Federal banking regulatory agencies have approved a final rule on how information about cyber-attacks should be shared within the US banking system, according to a joint statement published by the Federal Deposit Insurance Corporation (FDIC).
The Office of the Comptroller of the Currency (OCC), Board, and the FDIC have jointly announced that banks will be required to notify their primary federal regulator of any significant cyber-security incident as soon as possible, and no later than 36 hours after it has taken place.
Notification will be required if the incident is thought to potentially have a material impact on the viability of a bank’s operations, its ability to deliver banking products and services, or the stability of the financial sector.
The rule also requires banking service providers to notify affected customers as soon as possible, if it is deemed the incident could impact them for four or more hours.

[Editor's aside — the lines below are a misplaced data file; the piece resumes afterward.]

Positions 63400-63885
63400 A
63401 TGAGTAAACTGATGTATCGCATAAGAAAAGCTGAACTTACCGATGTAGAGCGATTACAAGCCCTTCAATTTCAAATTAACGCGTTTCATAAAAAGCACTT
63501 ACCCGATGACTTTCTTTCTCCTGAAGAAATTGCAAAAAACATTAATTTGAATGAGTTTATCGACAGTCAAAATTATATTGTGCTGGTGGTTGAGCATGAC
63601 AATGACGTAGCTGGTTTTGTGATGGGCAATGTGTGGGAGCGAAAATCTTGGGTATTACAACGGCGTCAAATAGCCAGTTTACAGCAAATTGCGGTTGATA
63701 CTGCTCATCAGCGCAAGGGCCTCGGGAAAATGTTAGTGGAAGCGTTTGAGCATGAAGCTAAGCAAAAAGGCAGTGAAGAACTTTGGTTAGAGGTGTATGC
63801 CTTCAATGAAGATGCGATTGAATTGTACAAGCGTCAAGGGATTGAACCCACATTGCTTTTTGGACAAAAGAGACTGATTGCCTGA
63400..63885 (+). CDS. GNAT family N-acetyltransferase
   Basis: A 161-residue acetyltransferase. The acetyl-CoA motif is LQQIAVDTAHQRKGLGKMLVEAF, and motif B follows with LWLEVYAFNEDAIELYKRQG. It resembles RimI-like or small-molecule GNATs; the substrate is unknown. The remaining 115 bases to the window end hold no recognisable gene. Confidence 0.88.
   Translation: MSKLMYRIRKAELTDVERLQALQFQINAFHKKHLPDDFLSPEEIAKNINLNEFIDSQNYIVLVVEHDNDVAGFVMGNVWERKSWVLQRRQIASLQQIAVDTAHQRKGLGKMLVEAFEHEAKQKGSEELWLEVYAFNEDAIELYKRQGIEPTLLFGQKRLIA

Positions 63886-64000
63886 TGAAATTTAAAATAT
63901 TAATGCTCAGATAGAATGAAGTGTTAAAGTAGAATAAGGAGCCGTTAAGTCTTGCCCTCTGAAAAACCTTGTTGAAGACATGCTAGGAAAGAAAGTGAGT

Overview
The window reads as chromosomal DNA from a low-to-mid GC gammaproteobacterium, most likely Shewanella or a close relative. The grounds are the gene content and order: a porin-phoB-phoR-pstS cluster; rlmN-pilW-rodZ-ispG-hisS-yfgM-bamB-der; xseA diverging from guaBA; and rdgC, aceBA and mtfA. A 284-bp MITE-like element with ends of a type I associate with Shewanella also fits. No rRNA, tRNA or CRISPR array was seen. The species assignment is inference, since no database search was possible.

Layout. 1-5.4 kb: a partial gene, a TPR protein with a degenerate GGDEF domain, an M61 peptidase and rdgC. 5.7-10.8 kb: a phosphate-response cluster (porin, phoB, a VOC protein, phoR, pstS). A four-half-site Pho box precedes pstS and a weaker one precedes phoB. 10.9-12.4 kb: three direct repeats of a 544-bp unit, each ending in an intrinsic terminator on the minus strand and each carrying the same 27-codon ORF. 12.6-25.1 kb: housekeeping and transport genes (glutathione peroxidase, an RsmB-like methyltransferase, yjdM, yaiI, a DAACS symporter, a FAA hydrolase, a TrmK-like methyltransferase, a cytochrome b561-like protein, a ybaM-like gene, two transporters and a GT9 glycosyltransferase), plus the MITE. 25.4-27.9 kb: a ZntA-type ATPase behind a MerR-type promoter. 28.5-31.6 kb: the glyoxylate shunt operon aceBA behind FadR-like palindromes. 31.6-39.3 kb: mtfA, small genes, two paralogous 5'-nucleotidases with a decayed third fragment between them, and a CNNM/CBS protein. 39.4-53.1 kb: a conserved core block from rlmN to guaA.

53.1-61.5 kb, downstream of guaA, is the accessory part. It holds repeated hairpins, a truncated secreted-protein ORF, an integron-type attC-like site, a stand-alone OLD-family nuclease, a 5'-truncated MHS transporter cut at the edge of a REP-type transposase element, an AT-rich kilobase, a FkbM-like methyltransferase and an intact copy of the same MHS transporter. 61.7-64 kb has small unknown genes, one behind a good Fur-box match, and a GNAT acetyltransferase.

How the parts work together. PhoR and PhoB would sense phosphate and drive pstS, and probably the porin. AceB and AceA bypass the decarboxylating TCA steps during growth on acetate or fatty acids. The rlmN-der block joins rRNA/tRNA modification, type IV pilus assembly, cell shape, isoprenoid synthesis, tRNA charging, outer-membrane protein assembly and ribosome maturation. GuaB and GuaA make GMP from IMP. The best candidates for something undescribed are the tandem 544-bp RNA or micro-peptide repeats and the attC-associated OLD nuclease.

“The notification requirement for bank service providers is important because banking organizations have become increasingly reliant on third parties to provide essential services,” the regulators stated in a ruling document.
“Such third parties may also experience computer-security incidents that could disrupt or degrade the provision of services to their banking organization customers or have other significant impacts on a banking organization.”
A report from cybersecurity firm OneSpan revealed the top compliance challenges banks face included preventing cyber-attacks, safeguarding sensitive data, and keeping pace with changes in consumer privacy laws and industry regulations.
According to a report by Cybersecurity Ventures, total cybercrime costs are projected to reach $10.5 trillion by 2025, as account takeover cases, new account fraud, and other types of cyberattacks continue to rise.
In September, the Basel Committee on Banking Supervision (BCBS) warned that malicious attackers in the space had become “increasingly sophisticated” and had “more points of access to banks’ systems.”
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